Some important news last week brightened an otherwise frustrating season for gay rights: The Department of Health and Human Services issued rules requiring hospitals that accept Medicare or Medicaid funds to grant equal visitation rights to same-sex domestic partners.
Family law expert Nancy Polikoff summarizes:
''[A] doctor who does not approve of same-sex relationships cannot exercise his 'conscience' to refuse to let a same-sex partner make medical decisions if that partner is named in an advance directive. … The regulations have no impact … when someone is unconscious or otherwise unable to make decisions. … [The rules go to] great length to educate medical providers about circumstances that could include medical care for a child of a same-sex couple. … Oral designation of a 'support person' is sufficient to establish who can visit. … Only when a patient … cannot make an oral designation, and more than one person claims the right to be the patient's 'support person,' can a hospital require any documentation.''
The new rules are an important step for the protection of our families — a far cry from the years of struggle that Karen Thompson went through to gain access to her partner Sharon Kowalski after Sharon suffered a severe brain injury in November 1983.
The advent of AIDS dramatically exposed the legal hazards faced by same-sex couples, who could see their wishes thwarted by hostile biological family members even after preparing wills and durable powers of attorney. Friends, lovers and caregivers found themselves in a mad scramble to preserve basic human dignity.
The first member of the Gay Men's Chorus of Washington to die from AIDS was Gary Johnson in 1984. At the time, AIDS was widely dismissed as a disease of minorities, specifically gays and Haitians. Then-chorus president Craig Bowen, who would himself die of a weak heart in 1993, arrived at Gary's hospital room and posed with his hands against the doorframe. ''So,'' he said archly, ''you're Haitian.'' Gary laughed for the first time since his diagnosis. Then Craig went over and kissed him, and Gary started crying. His previous visitors had all been afraid to kiss him. In that moment, tested by circumstance, Craig showed what family was.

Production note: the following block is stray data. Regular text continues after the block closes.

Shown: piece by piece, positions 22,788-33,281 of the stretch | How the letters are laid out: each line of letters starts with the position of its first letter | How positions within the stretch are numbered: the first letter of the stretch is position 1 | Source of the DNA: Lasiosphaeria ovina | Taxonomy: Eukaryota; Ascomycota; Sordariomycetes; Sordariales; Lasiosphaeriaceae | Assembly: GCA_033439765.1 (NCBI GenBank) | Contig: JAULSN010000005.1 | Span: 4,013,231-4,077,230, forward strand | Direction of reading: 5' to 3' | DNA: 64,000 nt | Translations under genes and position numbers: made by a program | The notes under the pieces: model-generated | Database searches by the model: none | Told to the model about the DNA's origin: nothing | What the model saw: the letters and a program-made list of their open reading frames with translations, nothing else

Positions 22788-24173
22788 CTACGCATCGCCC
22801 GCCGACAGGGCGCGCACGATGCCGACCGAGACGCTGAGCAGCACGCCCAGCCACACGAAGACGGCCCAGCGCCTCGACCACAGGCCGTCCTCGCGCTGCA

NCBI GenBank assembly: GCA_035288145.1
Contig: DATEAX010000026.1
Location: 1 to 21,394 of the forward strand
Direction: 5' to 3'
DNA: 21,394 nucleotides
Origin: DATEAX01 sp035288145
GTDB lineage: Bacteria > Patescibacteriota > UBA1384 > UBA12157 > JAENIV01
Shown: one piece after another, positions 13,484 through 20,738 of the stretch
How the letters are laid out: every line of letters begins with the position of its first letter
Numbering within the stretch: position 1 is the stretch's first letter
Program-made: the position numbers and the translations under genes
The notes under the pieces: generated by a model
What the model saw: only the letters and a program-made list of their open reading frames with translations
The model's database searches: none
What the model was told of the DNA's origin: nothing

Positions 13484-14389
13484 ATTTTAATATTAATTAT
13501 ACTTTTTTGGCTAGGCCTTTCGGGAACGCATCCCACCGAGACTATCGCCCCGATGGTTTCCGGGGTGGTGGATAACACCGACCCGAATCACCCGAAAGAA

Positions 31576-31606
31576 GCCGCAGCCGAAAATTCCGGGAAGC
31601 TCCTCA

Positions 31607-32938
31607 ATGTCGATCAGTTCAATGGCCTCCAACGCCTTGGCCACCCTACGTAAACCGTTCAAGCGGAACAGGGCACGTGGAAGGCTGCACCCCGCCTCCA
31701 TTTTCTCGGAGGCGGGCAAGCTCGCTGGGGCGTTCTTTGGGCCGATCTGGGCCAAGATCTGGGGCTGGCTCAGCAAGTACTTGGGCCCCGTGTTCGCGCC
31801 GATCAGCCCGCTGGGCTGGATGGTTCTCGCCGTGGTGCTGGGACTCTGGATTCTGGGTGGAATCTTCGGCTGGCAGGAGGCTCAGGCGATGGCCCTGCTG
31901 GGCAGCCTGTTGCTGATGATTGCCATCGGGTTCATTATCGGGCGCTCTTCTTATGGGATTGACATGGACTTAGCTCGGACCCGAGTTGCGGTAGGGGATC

After dinner at the steak house where he and I used to eat together, which is on the block that was designated Frank Kameny Way last June to honor the gay-rights pioneer, I raise a glass to Craig and so many others whose caring acts, coupled with disciplined advocacy, have helped expand the understanding and definition of family.
Needless to say, the HHS rule comes too late for countless people; yet even now we are not done. How can we not be angry? How can we not resent having to spend so much of our lives fighting for the right to live as equal citizens? Why should we have to endure the most absurd and extreme slanders year after year?
Craig would jokingly call my rage ''a thalamic storm.'' This makes me smile as I raise my snifter of sambuca again to my friend who raised so many with me here. I am tired of fighting, but fighting is the charge of the living. We owe it to those who came before us to see this struggle through. As I commune with Craig's ghost, the fan-shaped leaves of the ginkgo tree outside the restaurant window are lit from behind like golden lanterns bearing the spirits of the dead.
That is why we will not be defeated. We are keeping faith with those who preceded us and those who, after we are gone, will take paths we cannot know. That is a grand thing of which to be a part. Walt Whitman said it: ''To thee old cause!''
Richard J. Rosendall is a writer and activist. He can be reached at .